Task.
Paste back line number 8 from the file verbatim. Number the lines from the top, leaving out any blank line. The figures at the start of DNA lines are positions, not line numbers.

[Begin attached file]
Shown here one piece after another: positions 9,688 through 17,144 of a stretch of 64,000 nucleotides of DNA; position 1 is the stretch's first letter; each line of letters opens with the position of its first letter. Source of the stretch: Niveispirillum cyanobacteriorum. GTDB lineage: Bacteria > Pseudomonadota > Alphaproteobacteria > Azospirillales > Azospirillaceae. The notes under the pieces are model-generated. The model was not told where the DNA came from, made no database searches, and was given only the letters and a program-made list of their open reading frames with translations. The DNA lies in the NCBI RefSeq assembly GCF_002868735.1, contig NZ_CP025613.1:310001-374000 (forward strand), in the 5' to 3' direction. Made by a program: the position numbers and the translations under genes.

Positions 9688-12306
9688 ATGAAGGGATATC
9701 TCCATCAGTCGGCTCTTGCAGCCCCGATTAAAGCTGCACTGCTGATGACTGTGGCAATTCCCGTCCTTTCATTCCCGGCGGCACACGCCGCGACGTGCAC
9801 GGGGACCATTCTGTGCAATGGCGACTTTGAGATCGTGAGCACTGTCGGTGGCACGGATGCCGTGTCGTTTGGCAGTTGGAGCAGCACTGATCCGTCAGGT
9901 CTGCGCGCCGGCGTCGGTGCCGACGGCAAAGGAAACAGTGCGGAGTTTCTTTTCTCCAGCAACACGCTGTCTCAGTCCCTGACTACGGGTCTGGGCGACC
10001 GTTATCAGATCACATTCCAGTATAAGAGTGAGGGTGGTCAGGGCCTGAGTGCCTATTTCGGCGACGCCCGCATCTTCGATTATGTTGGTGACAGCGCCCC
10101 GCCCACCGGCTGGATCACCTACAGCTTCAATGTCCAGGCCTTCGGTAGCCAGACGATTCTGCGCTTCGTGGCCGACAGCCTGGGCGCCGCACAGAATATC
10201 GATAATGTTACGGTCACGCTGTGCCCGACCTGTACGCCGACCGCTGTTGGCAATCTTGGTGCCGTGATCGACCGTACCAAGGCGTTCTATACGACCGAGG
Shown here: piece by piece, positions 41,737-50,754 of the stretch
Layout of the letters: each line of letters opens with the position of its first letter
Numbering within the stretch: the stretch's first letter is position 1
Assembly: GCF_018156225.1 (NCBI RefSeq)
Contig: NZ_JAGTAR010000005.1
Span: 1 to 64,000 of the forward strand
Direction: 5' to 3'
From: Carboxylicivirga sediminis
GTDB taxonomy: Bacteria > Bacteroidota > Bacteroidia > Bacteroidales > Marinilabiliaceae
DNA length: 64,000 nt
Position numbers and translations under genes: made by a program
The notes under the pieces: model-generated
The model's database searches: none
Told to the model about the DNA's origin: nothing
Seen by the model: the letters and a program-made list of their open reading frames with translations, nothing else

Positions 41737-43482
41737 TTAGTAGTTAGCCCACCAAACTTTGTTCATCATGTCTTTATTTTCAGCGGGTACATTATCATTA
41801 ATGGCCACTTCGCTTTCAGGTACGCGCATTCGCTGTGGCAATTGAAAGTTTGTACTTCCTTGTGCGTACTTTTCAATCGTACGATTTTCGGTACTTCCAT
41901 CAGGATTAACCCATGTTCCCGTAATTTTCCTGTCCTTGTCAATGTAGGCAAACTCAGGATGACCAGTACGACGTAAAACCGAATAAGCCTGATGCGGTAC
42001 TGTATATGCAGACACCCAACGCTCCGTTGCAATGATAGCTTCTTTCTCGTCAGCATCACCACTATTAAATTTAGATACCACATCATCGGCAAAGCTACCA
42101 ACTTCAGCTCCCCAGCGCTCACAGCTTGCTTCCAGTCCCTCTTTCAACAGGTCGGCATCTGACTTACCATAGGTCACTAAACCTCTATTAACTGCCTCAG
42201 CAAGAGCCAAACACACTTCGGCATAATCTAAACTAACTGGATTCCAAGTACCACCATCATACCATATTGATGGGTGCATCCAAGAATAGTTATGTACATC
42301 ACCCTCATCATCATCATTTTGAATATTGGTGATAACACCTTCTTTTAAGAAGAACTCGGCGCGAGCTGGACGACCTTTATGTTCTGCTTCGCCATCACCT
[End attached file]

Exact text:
10101 GCCCACCGGCTGGATCACCTACAGCTTCAATGTCCAGGCCTTCGGTAGCCAGACGATTCTGCGCTTCGTGGCCGACAGCCTGGGCGCCGCACAGAATATC